Throughout the film though, the actors appear to be more like best friends than boyfriend and girlfriend. Only through a couple scenes do they show true compassion and emotion for each other.

Sara’s relationship with her father improves when he reveals her refurnished bedroom to her. It finally comes to light that she doesn’t hate him, she misses her mother. Strong emotions fly, beginning a new relationship between father and daughter. This seems to be the only realistic relationship portrayed throughout the entire film, or maybe the only one I can relate to on some level.

The acting wasn’t all that great—revealing what they were actually doing—acting, not making the story seem realistic like it should have been portrayed.

There was a great idea for a story line, yet the actors failed to make it seem realistic, unless it was the intention of the director to make the film formalistic, which was a bad choice because the story is far from being formalistic. Stories like these do happen and they need to be portrayed as realistically as possible.

One thing that was done well had to do with editing and it happened twice during the film, once in the introductory scenes and once toward the end. In the beginning of the film, Sara is shown riding on a train, destination unknown to the audience at the time. She is staring out the window and flashbacks are revealed to explain why she is on the train—the flashbacks are of her pressuring her mother to come watch her audition at Julliard. Even though her mother was busy she still rushed to see her daughter audition, but on the way there she is involved in an accident, changing lives forever. Editing was done well with cutting from the mother rushing to Sara dancing and cutting from the accident happening to Sara falling.

The same sort of editing was used later in the film as well in correspondence with Sara’s dancing. She worked hard enough and gained enough self-confidence to audition again at Julliard even though her mother wouldn’t be there. Shots were cut between her dancing and situations taking place in the city—revealing decisions made based on experiences throughout the movie.

The storyline and editing are what made the movie, not the acting. The shots told the story.

Film Review: Take the Lead

I have always enjoyed watching films that involve a plot that centers around dancing so I had a preconceived idea of what to expect of Take the Lead—I expected it to be well done, keeping me yearning for more. Yet there was something missing that left me with an empty feeling. The movie was good, but far from what I expected it to be. I hadn’t realized that Take the Lead was based on a true story of a dance teacher named Pierre Dulain.

The film describes the struggle Dulain endures to give a group of problem kids a second chance by searching for their dance skills. One night Dulain is shocked to see one of the students, Rock, destroy his principal’s car. The following day, Dulain goes to the school to ask for a job as a dance teacher. She has little faith in him and his idea to reform detention kids through ballroom dancing, yet she lets him oversee the detention anyway. The kids don’t see his objective as a great idea. They don’t see how ballroom dancing could help city kids like themselves who are much more interested in dancing to hip-hop and rap. Despite criticism from his formal dance academy, parents, teachers and students alike, Dulain is determined to make a difference. He catches their attention through a tango session with one of his students from his formal dance academy.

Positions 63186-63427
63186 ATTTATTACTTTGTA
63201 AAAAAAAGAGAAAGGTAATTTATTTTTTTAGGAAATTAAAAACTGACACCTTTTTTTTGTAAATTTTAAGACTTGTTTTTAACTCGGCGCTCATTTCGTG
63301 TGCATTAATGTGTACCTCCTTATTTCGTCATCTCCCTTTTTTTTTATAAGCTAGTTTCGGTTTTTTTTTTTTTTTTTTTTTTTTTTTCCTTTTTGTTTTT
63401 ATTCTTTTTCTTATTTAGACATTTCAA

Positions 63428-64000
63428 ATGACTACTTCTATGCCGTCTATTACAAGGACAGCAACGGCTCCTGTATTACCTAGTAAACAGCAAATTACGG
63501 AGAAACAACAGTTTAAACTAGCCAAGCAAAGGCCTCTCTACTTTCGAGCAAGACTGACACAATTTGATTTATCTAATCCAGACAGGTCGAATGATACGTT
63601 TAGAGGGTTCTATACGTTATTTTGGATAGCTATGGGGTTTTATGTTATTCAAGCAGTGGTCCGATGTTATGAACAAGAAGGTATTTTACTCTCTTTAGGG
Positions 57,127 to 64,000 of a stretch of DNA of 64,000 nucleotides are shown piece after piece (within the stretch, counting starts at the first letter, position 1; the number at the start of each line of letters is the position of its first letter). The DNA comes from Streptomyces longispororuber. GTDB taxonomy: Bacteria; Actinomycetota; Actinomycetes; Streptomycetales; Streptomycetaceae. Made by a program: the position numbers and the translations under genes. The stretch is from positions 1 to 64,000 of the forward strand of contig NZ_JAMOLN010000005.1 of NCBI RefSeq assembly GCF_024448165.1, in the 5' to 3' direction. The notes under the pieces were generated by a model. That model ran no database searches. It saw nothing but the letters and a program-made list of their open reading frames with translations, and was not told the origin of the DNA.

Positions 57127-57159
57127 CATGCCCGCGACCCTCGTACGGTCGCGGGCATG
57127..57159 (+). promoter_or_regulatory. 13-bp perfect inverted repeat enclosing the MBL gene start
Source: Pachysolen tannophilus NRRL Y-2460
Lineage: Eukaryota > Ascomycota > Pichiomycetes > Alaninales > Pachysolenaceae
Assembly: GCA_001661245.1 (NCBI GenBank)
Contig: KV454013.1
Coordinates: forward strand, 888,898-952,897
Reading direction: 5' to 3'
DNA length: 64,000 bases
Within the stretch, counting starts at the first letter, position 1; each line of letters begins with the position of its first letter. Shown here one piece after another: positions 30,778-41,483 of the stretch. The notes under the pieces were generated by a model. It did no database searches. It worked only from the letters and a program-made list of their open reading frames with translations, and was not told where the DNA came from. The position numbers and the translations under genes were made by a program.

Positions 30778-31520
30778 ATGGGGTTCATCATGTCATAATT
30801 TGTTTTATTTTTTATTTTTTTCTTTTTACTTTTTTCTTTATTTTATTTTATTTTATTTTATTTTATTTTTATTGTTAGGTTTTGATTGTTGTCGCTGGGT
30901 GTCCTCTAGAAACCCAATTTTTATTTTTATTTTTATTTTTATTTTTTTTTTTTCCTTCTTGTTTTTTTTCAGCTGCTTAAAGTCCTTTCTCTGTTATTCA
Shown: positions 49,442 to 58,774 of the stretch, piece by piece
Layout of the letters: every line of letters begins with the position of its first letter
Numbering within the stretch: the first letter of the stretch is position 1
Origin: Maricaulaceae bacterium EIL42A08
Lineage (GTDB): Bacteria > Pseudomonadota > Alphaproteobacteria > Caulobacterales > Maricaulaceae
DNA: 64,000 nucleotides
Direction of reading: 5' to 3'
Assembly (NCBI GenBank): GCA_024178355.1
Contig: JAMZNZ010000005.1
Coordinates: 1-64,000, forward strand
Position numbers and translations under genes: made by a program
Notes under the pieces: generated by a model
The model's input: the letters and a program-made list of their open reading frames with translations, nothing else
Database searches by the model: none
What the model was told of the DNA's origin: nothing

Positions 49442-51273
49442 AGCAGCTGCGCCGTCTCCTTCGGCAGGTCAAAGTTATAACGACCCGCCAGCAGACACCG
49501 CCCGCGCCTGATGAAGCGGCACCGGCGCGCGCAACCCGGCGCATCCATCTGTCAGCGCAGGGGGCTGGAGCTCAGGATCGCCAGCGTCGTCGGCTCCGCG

Throughout his efforts, he eventually finds out that the kids just need guidance in the right direction; they need inspiration and leadership. Once the students overcome their skepticism, they compete in a dance contest and along with Mr. Dulain, they realize that the important thing isn’t winning, but making a difference. A lesson they learn is to take the lead and never follow.
My attention was grasped at the beginning of the film when the director chose to cut between different shots of the characters who would be involved with the story of Take the Lead. Each shot tells a little bit of the history of each character, leading the viewer to believe that the story begins with the competition. Cut to a hip-hop dance party and the viewer realizes that the story is just beginning, affectively sucking them into finding out what happens next and what those beginning scenes were all about in relation to the rest of the movie.

Throughout the film, the focus is on Mr. Dulain struggles to prove to all his critics that what he is doing has a purpose and will work in the end. There is a constant battle between Dulain and the students and once the students begin to accept his offer to learn ballroom dancing, he teaches them ballroom dancing. In the end he teaches them more than just how to dance, he teaches them self-respect and that they can do whatever they put their minds to and most of all, that they can make a difference. Watching him teach them of all this, I was hoping that he would get more involved and actually dance. It is disappointing that Pierre Dulain (Antonio Banderas) didn’t dance so much in this film, though it is interesting to see the way he was portrayed as a teacher.

The different shots revealed him as the watchful coach with a critical yet firm eye. He was influential and creative, perceptive and resourceful. He watched from the sidelines, stepping in only when he was needed. Dulain connected with his students on a level that touched their lives forever, giving them a perspective on a life they never dreamed possible. The director did an excellent job portraying Pierre Dulain as a determined and successful person who started out with a dream and succeeded with determination, knowledge, and the skill to Take The Lead.